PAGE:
According to Gilbert Police Department in Minnesota, they have received several reports of birds who appeared to be "under the influence" after flying into cars and acting confused. "Birds actually do get literally intoxicated when they eat berries that have started fermenting", a bird expert tells the Duluth News Tribune. Techar then explained that the problem may appear more pronounced this year not just because of the early frost, but because numerous birds had not migrated south yet.
"It appears that some birds are getting a little more "tipsy" than normal", the department said in a statement. The young folks, unable to handle the toxins, are especially affected, police warned.
The police department says there's no need to panic, the birds will eventually sober up.
How does a bird get drunk? "They're just careless and they're not looking for cars or other obstacles".
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He will then fly to Japan and China to meet his counterparts there, according to the US State Department. He is expected to discuss a planned second summit between Kim and U.S.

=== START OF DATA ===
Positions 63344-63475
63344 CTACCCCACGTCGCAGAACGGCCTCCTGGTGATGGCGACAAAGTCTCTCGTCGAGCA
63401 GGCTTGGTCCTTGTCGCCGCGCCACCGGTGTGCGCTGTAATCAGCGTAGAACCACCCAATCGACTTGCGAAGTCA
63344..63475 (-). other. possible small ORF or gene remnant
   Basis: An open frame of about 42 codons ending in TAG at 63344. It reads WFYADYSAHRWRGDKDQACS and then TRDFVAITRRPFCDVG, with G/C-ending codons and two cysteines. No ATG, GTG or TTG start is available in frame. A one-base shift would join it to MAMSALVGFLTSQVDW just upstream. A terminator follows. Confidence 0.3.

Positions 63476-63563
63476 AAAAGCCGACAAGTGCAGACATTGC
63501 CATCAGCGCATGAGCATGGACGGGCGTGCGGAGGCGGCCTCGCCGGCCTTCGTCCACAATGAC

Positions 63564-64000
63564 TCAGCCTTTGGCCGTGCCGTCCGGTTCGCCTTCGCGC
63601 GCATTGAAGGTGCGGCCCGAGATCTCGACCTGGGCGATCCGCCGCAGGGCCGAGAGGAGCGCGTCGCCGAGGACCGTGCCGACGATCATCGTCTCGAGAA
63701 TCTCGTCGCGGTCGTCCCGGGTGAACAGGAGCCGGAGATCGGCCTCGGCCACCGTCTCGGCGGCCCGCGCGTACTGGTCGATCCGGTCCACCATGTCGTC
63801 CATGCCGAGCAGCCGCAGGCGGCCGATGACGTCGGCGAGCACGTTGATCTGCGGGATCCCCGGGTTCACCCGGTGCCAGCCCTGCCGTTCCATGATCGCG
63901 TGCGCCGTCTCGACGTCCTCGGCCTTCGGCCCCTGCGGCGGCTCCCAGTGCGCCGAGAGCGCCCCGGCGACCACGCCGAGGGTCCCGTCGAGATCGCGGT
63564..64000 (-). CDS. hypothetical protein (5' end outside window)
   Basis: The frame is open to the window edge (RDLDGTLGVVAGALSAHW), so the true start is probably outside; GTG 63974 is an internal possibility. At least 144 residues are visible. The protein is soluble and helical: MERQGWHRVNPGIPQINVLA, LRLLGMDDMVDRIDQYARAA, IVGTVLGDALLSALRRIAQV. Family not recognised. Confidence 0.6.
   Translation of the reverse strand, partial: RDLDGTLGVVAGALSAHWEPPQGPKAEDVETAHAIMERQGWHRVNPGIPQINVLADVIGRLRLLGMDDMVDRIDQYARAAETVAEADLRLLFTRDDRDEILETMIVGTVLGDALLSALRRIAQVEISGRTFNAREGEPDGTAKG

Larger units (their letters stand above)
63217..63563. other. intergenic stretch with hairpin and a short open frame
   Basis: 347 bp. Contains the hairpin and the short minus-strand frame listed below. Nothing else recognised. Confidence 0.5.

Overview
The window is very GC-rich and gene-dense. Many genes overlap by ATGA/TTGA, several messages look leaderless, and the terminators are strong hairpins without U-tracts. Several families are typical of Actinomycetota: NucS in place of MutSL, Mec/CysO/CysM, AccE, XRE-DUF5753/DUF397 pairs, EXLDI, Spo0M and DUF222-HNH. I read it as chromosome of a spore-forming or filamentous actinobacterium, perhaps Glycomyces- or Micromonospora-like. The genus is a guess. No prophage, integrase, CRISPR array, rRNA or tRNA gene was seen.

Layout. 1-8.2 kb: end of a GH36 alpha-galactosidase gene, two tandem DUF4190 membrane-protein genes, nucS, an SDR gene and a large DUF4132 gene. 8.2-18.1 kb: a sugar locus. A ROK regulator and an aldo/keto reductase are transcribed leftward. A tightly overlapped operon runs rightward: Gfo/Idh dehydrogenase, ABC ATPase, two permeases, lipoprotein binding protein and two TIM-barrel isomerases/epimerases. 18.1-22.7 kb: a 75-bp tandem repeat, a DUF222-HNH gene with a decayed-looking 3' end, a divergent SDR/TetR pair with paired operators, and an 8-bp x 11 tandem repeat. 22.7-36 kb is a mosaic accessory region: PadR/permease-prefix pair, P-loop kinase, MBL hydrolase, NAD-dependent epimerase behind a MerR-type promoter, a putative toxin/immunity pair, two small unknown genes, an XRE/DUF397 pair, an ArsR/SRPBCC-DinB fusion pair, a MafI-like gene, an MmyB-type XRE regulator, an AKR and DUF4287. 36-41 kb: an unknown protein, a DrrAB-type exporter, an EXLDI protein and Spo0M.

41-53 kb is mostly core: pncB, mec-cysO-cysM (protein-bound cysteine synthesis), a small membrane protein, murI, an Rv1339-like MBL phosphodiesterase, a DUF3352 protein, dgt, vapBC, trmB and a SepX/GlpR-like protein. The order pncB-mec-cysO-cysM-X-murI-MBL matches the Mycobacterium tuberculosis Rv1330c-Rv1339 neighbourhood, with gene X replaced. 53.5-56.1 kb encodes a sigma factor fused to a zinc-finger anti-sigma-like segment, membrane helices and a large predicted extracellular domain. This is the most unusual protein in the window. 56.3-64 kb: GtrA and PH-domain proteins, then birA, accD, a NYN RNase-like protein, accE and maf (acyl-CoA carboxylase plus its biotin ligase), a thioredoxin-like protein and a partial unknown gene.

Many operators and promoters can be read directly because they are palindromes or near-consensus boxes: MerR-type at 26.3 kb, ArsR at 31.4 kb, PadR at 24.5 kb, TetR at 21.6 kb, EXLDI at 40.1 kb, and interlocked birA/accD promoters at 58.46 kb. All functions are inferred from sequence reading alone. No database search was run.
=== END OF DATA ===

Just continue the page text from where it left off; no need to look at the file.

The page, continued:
"Oh my! That explains all the birds bouncing off my window lately", said one resident. In 2012, for instance, researchers performed necropsies on several flocks of cedar waxwings that had collided fatally with solid objects like windows and fences in California; they discovered that the unfortunate animals had stuffed themselves with overripe berries of the Brazilian Pepper Tree, and concluded that the birds' deaths were the result of "flying under the influence of ethanol".
Fermented berries can have the same impact on birds as alcohol does on humans.
Luckily, Techar says that, much like people, the birds will sober up after their berry bender and stop harassing unsuspecting townsfolk. Portland has seen multiple incidents in the past decade where between 30 and 50 robins have suddenly turned up dead due to suspected alcohol poisoning.
"Sometimes, they just need a bit of time in a quiet setting to recover", he said.